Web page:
Retirement shortfalls may lead to service cuts

January 11, 2019

Bloomfield Township residents will be questioned this month about potential cuts to services as officials look at how best to deal with an annual structural budget shortfall tied to unfunded retirement benefits.

 

The township announced in December that changes to state accounting laws that have gone into effect require municipalities to fund at least 40 percent of their unfunded liabilities, including other post-employment benefits (OPEB), which includes benefits such as medical, dental, vision and life insurance for retirees and their spouses. The changes mean the township will no longer be able to pay for those expenses as employees retire and accrue actual costs, or pay-as-you-go, a practice used by many municipalities.

 

In total, about 6.7 percent of about $164 million of OPEB liabilities are funded, according to a 2017 township OPEB report. The new law requires municipalities to fund OPEB liabilities at no less than 40 percent, a shortfall of about $65 million for Bloomfield Township. To address the changes and bring the funded ratio up, the township is considering multiple cuts to public services, some increased fees, as well as potentially issuing bonds to fund OPEB liabilities.

 

Bloomfield Township Supervisor Leo Savoie said in December that the township board of trustees directed him to have a survey of residents conducted so they could get feedback from residents. He said recently the township has hired Richard Czuba of Glegariff Group to conduct and analyze the survey. Township Clerk Jan Roncelli and trustee Dani Walsh are working with Czuba to manage the resident survey.

 

Measures to be considered and estimated budget impacts include: eliminating the township's animal welfare division ($170,000 to $200,000); outsourcing police and fire dispatch services ($375,000 to $700,000); reducing police patrols in the township ($1.33 to $1.6 million); ceasing fire services at the township's Fire Station 4 ($800,000 to $900,000); instituting tax administration fees ($1.5 million); contracting out property assessing services ($140,000 to $400,000); cutting general fund support for the township's road division ($1.4 million); eliminating township programs, such as gypsy moth control and hazardous waste disposal ($300,000 to $340,000); and other reductions in services and/or increased fees for services ($400,000 to $500,000).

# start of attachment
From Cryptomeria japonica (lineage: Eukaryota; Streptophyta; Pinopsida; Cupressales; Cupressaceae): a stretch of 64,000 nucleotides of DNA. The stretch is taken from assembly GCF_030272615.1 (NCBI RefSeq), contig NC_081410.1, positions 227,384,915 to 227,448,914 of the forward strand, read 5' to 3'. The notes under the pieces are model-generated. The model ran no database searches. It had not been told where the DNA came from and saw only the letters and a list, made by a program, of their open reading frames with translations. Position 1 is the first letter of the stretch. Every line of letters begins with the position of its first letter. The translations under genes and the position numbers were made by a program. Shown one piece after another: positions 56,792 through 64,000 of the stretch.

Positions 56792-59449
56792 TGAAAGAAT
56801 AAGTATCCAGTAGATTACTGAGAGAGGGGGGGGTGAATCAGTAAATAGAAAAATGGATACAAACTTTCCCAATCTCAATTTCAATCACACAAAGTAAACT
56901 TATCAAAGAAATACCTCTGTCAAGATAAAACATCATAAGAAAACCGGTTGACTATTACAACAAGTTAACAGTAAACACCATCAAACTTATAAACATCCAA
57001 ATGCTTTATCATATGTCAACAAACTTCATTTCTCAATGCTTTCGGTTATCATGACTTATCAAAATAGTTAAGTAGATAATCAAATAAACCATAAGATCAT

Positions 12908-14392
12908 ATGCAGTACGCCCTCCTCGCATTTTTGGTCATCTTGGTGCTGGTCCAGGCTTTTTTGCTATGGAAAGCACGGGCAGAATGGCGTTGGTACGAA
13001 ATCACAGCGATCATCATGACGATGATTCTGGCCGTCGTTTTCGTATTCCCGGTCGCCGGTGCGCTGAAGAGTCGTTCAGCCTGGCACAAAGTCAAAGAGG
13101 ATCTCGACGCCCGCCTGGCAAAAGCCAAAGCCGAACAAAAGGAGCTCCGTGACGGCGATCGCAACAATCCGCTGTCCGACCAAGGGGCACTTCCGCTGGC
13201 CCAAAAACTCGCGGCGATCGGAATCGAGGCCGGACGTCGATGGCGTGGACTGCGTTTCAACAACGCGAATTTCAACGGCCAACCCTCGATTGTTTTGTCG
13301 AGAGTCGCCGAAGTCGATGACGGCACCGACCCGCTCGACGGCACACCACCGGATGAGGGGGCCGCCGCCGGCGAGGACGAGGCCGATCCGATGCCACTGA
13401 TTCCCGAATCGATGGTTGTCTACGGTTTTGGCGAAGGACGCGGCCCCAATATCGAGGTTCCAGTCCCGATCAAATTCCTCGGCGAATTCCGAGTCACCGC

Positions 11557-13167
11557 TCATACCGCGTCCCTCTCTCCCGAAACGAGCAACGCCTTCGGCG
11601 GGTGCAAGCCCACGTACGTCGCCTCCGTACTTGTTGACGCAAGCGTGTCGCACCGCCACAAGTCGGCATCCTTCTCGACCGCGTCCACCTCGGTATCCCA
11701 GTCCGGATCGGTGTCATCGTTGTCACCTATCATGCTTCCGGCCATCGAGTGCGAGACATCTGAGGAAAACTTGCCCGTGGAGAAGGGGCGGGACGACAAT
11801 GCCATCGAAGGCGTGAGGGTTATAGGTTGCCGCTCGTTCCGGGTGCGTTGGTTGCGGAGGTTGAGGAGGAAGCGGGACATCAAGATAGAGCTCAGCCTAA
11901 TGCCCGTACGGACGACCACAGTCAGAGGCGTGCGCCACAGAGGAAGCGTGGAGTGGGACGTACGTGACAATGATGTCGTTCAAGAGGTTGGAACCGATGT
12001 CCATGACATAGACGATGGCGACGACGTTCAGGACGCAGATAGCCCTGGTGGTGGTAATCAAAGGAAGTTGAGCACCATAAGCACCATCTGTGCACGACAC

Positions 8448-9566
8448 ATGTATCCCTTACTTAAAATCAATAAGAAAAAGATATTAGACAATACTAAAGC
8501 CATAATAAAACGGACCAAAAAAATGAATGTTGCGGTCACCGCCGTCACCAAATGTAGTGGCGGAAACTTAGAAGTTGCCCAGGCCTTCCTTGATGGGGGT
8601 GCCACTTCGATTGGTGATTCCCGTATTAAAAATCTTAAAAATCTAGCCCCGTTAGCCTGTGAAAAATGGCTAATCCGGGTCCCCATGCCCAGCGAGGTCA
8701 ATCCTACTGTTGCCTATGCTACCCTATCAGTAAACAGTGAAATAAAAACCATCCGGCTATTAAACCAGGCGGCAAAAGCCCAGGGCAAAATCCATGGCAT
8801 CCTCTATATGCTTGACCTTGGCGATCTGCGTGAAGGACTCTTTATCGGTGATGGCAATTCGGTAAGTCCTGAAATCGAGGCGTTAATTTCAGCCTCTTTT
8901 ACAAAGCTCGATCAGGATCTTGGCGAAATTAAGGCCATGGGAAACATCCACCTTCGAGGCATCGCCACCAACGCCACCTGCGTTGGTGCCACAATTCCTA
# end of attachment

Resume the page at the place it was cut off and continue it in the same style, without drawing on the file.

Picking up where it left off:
The township also is considering issuing bonds to bring funded liabilities related to OPEB to 40 percent. The township in 2013 rejected seeking a bond issue for OPEB, instead opting to issue $80,780,000 in pension obligation bonds to address unfunded pension liabilities related to the township's previous defined benefit pension plan. That plan was closed to new employees hired after May 1, 2011, instead offering new hires a defined contribution plan.

 

"Without this option, the township would have seen its annual required contribution double," township auditors said in the latest budget audit. "The significant increases to pension costs experienced in the past years were mostly the result of extremely low interest rates of fixed investment vehicles coupled with actuarial assumption changes reflecting longer life expectancies of participants. With the sale of the bonds, the township stabilized a significant budget item that had historically fluctuated year-to-year. The bonds were to be paid off over 20 years, and there are 15 years remaining."

 

A 2013 funding study rejected bonding for OPEB liabilities.

 

"With the health care delivery system currently in a state of flux with the new federal regulations, the township feels it would be best at this time to be patient and wait for more certainty as to what its future required obligations might be," the paper concluded. "There is a much better chance that this liability could reduce in the future than the possibility of reducing the defined pension plan liability. Therefore, at this time, the township isn't seeking a bond issue related to its other post-employment benefits liability."

 

However, in light of new accounting rules, the township is considering bonding between $65 and $160 million in bonds to fund 40 percent or more of OPEB liabilities. The township estimates homeowners would pay between $3,858 and $9,497 over the course of the bond. However, that amount does not include interest expense on the debt.

 

Meanwhile, bonds issued in 2013 intended to fully fund liabilities related to defined benefit pension plans have failed to provide a full return on investment, leaving pensions funded at about 93.2 percent, according to a 2017 pension report.

 

Savoie said in December that pensions are funded at about 95 to 98 percent, with an additional $3.8 million needed to get the fund to 100 percent actuarial funded. He said shortfalls in investments are mainly related to its fixed equity account managed by Prudential Retirement Insurance and Annuity Company.

 

"The fixed account hasn't generated returns since 2008," Savoie said. "It's an archaic plan and we are trying to get out of it."

 

Savoie said the township board will likely hold a special meeting in February, following a survey of township residents, to discuss options. The township's fiscal year ends on March 31, 2018.

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